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Fungi and Molds - Their Impacts on Health

Diseases brought by exposure to molds are an increasing problem that only a few individuals are knowledgeable of, including the majority of primary care physicians. Environmental health experts see an increasing number of people with complicated symptoms related to mold exposure.

What Is Mold?

Mold is a term that refers to various forms of fungi that are unwanted, unappealing, and have smelly, fuzzy growths. Mold species are found outdoors and indoors. Molds and fungus have a lot of connotations and most of these are unpleasant. On the positive note, molds are accountable for blue cheese and penicillin. Fungi such as yeasts are involved in making wine, beer, and bread. Even though molds, along with their pores, are everywhere, active growth of mold necessitates moisture, heat and visible surfaces, or behind drywall and under carpets. Molds indoors continue to grow in the presence of water, excessive dampness or high humidity.

Molds and Fungi

Fungi are made up of various organisms and as many as approximately 300,000 species. Fungi, as defined by the United States Environmental Protection Agency, are types of plants that do not have roots, flowers, or leaves. They include unrelated substances that can cause fingernail infections, athlete's foot, and certain types of pneumonia. Fungi reproduce through spores that are spread by air on land and thrive on surfaces. A lot of spores remain dormant for quite a while under dry conditions, yet typically develop into fungus in the presence of moisture. Molds are considered fungi. Structures and homes offer lots of opportunities for spores to develop even without water leaks. Common indoor species of mold include Acremonium, Aspergillus, Alternaria, Dreschslera, Epicoccum, Cladosporium, Stachybotrys, Penicillium, and Trichoderma. One of the famous fungi that are present in Asia is Fungus Malassezia. It is a group of yeasts that grows on the skin’s sebaceous area.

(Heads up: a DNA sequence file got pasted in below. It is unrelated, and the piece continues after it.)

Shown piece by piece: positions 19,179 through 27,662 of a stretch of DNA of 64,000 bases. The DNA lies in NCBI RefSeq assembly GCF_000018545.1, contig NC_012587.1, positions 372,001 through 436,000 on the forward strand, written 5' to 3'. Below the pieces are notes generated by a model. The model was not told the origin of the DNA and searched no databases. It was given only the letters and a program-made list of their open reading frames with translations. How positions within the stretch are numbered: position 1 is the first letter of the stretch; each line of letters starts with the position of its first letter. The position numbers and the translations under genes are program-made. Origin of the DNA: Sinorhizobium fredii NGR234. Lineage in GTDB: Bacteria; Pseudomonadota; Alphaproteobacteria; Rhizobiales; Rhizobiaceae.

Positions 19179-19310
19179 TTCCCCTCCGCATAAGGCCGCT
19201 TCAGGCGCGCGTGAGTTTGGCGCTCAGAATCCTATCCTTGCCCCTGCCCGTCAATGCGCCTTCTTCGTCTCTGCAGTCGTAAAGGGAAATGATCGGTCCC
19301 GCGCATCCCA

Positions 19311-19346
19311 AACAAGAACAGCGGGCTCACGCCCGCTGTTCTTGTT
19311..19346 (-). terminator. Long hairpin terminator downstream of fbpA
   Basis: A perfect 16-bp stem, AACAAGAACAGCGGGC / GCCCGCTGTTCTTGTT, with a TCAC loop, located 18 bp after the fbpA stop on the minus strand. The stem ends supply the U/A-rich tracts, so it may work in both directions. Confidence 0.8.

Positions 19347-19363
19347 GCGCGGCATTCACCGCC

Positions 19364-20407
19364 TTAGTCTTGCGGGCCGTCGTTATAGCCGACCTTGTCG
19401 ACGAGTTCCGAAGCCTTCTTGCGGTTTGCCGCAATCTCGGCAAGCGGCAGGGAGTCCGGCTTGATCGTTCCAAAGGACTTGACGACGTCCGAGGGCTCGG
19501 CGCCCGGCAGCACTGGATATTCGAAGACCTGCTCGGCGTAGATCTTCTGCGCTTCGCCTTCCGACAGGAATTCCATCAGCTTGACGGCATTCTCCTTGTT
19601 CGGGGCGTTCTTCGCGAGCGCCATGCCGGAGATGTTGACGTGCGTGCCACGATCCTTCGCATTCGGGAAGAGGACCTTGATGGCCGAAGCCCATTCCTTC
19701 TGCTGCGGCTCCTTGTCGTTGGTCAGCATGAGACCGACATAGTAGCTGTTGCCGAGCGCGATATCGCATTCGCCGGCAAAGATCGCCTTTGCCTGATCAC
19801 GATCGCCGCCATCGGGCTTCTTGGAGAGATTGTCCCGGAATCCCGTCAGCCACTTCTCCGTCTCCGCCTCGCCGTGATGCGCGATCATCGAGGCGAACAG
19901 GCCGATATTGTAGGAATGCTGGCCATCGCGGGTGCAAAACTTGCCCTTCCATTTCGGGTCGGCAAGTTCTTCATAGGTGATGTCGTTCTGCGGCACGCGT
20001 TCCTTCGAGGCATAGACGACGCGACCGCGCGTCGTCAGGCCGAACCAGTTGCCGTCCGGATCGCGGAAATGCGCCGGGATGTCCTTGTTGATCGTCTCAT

Mechanisms of Health Effects Related to Molds

Fungi can exert adverse health reactions through three major mechanisms namely infection, toxicity, and allergy.

  1. Toxicity